You can’t help but laugh—at the polite nature of an otherwise twisted inquiry and the fact that people are lining up to torture a child murderer like they’re at the DMV. Park’s propensity to mine moments like this—in which he combines the mundane with the spectacularly violent and comments on the depths to which normal people can sink if the circumstances demand—has resonated because of the way he focuses on the serious psychological toll the violence has on his characters. It’s never gratuitous; there’s always an underlying purpose.
Surrey: Park has repeatedly discussed in interviews his appreciation for Alfred Hitchcock, and how Vertigo was what inspired him to become a filmmaker. As such, Stoker didn’t just serve as Park’s English-language debut in 2013, but also as homage to Hitchcock, taking the initial conceit of Shadow of a Doubt and putting a perverse Parkian spin on it.
Like Shadow of a Doubt, Stoker focuses on the dynamic between a mysterious uncle and his niece—but whereas Shadow of a Doubt introduces the uncle as the disrupting force in an otherwise placid household, Stoker’s Uncle Charlie (Matthew Goode) arrives right after the family patriarch tragically dies in a car accident. Charlie’s presence, and his increasingly intimate relationship with the widowed Evelyn (Nicole Kidman), leaves 18-year-old India (Mia Wasikowska) in a state of confusion and agitation as she uncovers important revelations about the family—and herself.
There is a sinister undercurrent throughout Stoker, which echoes Shadow of a Doubt’s incestual sparks between Uncle Charlie and his niece (also named Charlie!). In Stoker, Charlie and India’s mutual attraction is much more over. Observe, the most uncomfortably erotic piano lesson … ever?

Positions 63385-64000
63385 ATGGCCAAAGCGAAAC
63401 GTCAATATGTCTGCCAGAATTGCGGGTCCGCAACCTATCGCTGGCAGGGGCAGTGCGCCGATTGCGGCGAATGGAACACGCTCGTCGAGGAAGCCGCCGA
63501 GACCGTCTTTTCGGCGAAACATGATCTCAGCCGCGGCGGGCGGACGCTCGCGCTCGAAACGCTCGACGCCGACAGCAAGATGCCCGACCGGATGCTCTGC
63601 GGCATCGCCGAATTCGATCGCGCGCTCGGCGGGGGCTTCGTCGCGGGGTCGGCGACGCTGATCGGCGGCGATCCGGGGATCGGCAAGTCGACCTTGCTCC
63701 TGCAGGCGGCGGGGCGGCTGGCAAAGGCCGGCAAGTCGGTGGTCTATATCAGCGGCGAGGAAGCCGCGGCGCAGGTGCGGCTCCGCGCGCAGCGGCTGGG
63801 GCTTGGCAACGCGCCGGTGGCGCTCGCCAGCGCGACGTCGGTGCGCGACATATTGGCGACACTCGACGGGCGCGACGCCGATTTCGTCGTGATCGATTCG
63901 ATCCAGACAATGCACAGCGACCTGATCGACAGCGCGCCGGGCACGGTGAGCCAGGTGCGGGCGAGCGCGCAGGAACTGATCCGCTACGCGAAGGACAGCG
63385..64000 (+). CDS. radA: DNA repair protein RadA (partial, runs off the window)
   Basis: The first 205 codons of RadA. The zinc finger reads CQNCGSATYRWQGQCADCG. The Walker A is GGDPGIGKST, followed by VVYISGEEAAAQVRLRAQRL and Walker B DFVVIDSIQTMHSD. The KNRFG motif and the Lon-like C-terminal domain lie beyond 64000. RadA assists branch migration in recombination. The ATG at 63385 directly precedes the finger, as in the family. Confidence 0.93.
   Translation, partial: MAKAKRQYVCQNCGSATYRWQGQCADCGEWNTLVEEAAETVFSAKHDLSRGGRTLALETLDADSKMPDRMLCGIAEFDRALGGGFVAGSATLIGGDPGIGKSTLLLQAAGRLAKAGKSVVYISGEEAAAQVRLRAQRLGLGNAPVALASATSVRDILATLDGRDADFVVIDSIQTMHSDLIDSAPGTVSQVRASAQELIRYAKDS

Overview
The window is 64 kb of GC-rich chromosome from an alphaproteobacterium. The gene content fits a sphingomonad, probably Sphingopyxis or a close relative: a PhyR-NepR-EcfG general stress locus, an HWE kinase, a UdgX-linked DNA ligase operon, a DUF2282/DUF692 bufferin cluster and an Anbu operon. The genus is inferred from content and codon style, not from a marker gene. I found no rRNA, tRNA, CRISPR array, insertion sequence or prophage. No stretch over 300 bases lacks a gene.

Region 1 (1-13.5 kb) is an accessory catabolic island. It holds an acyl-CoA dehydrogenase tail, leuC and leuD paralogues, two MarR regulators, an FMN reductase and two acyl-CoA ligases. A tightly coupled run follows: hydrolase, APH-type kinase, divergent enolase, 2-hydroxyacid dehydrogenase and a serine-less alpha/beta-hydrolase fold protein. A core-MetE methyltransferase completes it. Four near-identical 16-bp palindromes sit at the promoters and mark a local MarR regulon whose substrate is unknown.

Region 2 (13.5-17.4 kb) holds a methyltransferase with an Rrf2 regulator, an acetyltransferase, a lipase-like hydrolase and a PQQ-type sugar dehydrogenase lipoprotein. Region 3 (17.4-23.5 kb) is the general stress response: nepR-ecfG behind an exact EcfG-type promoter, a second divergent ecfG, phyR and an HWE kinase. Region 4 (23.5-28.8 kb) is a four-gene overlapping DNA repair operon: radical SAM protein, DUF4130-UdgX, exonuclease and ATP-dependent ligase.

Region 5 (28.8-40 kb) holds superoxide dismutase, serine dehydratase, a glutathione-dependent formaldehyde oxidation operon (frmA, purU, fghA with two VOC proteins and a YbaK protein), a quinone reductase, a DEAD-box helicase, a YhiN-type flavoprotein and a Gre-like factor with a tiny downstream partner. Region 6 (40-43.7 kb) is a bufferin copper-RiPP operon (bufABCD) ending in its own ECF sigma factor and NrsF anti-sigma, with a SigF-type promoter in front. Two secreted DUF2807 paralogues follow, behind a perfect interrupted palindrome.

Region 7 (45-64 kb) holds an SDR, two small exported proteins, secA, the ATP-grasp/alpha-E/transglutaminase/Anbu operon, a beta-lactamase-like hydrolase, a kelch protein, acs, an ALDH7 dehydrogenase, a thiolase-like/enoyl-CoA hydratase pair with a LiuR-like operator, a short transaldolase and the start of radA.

Stoker is a delightfully twisted watch—particularly for fans of The Crown who already appreciate Matthew Goode’s sex appeal and intensely expressive eyes—but the film’s finest trick is how it paints India’s journey of self-discovery. Instead of coming across as a stereotypical victim, as the niece does in Hitchcock’s movie, Stoker’s India opens something new within herself and gains agency. Just watch this scene between India and a high school bro named (incredibly) Whip Taylor—played by Young Han Solo Alden Ehrenreich.
Lazic: Considering his predilection for the murky topics of vengeance, regret, and redemption, it isn’t so surprising that Park Chan-wook would adapt Émile Zola’s 1868 novel Thérèse Raquin, the story of a love affair tainted by mutual bitterness when it turns out that killing someone, even for love, is a hard thing to live with. What is more difficult to explain away, however, is why Park, with his frequent screenwriting collaborator Jeong Seo-kyeong, would add vampires into the mix of such an already bold project.
Yet the result is pure Park, and Thirst’s vampires prove to be perfectly representative of his favorite themes: violent and full of dread, they are ruled by emotional ties that lead to questionable decisions and spiraling self-loathing. Interestingly as well, the hero of the film isn’t the Thérèse figure but her lover, here turned into a Catholic priest already plagued by doubts regarding his ability to help others. To feel useful, Sang-hyun (Song Kang-ho, again) decides to take part in a medical experiment that, through blood transfusions, contaminates him with both a virus and vampirism. Upon his return to Seoul, he finds himself unable to resist the pleasures of the flesh and starts an intensely physical sexual affair with Tae-ju (Kim Ok-bin), whom he remembers from childhood but who has since married her frail and all-together-awful adoptive brother. By changing the focus of his story, Park also turns the priest from an eventually unhelpful sleazebag in Zola’s novel to a victim of his own passionate love. It’s not the most intuitive choice, as it does away with the feminist angle of the book, but it does allow the director to further dig into the guilt and longing for absolution that slowly overtake his hero.